In the 1970s, a group of students doing research in an unexplored rain forest on a steep mountain on Maui discovered a delightful small bird with a black mask. At first, few believed it could possibly be an unidentified species. It seemed so unlikely that it had never before encountered humans. As it turned out, there was no known record of this tiny bird from the finch family. It was named the Po'ouli.
Just three decades after being discovered, they are all gone. The last known Po'ouli died in captivity just a few short years ago in the midst of a heroic, heart breaking attempt to save the species from extinction.
A newly released book, The Race to Save the World's Rarest Bird: The Discovery and Death of the Po'ouli, tells the dramatic story of this bird's life, how it came to Hawaii, why it was in endangered and why rescue attempts ultimately failed. It is also a window into the challenges of the Endangered Species Act and the future of other endangered species.
Dh wrote the book and I couldn't be more excited. He found out about the bird when there will just three left. At the time, he had returned to graduate school to study biology after years as a political and business reporter. The bird was gone by the time he first proposed writing a book about it. This is a lifelong dream for him and I couldn't be more proud. It's been a long road for him as he has spent hours gathering tons of information and finding just the right words to make the story come alive. For me, it's been a lot of late nights and weekends holding down the fort and dealing on my own with our 5c. I'll admit that I'm biased, but still I think the book is great. There are descriptions of the rain forest that make you feel as if you are walking through it. Even the geography lesson on how Hawaii came to be is interesting.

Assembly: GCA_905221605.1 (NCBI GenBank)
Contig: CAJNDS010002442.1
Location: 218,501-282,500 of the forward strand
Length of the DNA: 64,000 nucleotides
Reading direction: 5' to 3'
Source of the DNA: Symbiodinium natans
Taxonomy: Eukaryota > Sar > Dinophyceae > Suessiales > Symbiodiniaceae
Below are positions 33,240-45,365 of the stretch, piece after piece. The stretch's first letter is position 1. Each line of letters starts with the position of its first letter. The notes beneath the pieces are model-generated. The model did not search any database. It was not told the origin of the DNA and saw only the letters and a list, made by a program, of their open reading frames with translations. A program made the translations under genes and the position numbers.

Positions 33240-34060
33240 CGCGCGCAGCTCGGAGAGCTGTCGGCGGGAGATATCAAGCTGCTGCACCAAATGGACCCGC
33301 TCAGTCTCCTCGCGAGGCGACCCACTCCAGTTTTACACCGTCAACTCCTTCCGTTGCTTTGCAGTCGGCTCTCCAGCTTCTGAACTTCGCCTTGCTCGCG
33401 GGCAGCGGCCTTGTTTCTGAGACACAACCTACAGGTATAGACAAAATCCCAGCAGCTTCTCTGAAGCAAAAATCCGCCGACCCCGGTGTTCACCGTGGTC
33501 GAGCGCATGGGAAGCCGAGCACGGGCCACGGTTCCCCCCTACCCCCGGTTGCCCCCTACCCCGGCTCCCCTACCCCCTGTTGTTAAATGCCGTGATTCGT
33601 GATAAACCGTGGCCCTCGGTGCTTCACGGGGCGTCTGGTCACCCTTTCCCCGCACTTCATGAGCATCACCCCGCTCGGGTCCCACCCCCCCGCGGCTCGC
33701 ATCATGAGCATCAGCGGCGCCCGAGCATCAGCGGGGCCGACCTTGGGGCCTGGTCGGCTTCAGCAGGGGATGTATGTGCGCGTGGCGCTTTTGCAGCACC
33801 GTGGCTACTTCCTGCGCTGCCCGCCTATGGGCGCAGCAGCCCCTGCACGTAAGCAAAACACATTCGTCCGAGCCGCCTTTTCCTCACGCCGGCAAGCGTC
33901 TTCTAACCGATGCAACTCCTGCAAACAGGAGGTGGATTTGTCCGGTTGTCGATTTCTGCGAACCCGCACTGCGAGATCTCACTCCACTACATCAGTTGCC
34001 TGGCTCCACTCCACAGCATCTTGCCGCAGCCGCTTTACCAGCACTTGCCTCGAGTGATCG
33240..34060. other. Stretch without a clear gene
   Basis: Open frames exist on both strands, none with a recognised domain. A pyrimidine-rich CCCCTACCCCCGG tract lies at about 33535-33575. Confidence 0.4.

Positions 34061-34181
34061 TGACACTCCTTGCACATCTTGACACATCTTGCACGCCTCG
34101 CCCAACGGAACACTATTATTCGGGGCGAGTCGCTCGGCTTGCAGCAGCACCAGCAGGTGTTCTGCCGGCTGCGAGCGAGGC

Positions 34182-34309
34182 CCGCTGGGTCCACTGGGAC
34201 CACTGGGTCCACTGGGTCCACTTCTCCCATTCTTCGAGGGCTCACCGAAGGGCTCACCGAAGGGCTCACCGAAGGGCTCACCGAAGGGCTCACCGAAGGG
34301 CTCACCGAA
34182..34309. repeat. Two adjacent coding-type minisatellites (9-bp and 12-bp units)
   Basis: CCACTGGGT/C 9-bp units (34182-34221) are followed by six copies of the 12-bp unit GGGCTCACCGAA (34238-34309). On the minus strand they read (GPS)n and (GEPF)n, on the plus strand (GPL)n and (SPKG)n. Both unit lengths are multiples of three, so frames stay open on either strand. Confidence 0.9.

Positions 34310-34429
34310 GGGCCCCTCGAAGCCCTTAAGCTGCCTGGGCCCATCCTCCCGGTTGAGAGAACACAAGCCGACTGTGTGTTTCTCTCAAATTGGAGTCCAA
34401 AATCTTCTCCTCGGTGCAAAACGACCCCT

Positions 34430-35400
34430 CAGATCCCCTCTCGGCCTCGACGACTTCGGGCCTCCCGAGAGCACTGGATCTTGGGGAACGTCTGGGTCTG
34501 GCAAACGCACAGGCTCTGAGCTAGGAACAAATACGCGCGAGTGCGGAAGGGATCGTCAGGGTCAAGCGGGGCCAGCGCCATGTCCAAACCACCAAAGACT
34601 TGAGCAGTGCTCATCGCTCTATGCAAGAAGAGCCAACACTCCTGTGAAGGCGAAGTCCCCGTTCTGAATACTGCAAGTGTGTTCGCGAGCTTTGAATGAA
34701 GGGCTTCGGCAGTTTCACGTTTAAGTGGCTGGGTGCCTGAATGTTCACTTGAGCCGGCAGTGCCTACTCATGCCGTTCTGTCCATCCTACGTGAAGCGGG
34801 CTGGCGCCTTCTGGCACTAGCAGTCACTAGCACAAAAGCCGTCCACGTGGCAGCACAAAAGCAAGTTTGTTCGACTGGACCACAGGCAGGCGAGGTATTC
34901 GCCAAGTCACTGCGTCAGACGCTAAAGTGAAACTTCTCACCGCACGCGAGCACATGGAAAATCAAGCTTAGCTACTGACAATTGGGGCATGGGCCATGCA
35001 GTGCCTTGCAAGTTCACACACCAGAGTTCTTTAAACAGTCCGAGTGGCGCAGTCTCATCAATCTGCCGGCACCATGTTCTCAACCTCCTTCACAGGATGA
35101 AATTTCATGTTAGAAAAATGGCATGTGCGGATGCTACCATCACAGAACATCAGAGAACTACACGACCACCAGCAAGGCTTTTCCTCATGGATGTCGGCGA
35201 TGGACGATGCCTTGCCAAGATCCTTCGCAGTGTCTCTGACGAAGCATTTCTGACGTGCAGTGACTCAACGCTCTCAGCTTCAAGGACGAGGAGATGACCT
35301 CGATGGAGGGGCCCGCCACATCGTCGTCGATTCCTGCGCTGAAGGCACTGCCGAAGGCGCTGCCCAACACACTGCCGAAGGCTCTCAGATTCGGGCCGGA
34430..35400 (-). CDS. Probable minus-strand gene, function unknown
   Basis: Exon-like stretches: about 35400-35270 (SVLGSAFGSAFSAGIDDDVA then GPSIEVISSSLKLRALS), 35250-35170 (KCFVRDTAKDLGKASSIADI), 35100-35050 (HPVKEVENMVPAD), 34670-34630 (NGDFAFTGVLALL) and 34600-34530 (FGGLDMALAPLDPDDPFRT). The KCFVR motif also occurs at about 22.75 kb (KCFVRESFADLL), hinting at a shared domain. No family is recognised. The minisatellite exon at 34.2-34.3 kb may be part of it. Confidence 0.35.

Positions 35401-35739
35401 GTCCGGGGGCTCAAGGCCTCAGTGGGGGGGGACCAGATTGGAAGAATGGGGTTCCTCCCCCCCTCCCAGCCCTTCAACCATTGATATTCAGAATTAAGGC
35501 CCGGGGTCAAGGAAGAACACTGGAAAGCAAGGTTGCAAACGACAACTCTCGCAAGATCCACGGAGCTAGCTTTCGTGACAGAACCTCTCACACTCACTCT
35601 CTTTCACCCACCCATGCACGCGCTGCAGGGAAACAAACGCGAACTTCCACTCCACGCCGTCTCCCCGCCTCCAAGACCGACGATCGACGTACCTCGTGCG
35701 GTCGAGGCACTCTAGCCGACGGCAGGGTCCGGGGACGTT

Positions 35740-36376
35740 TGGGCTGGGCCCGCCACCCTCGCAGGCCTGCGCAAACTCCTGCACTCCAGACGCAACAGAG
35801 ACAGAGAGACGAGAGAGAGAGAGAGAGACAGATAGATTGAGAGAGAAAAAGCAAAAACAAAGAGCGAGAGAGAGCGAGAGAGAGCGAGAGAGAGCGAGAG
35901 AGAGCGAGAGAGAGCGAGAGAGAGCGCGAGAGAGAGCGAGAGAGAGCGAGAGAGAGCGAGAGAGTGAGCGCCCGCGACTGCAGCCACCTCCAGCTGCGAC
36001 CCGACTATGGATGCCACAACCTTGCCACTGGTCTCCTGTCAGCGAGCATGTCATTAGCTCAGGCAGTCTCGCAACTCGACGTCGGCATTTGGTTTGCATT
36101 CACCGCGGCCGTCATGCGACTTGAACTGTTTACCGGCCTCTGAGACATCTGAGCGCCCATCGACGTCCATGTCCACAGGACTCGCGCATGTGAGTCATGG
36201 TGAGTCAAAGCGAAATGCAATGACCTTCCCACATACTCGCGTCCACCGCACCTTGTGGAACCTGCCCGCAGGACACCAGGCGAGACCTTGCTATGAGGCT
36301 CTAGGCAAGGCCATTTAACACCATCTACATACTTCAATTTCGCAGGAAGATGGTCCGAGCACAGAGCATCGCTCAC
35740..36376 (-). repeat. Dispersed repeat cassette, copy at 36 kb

If you know anyone interested in birds, Hawaii or endangered species policy, please spread the word.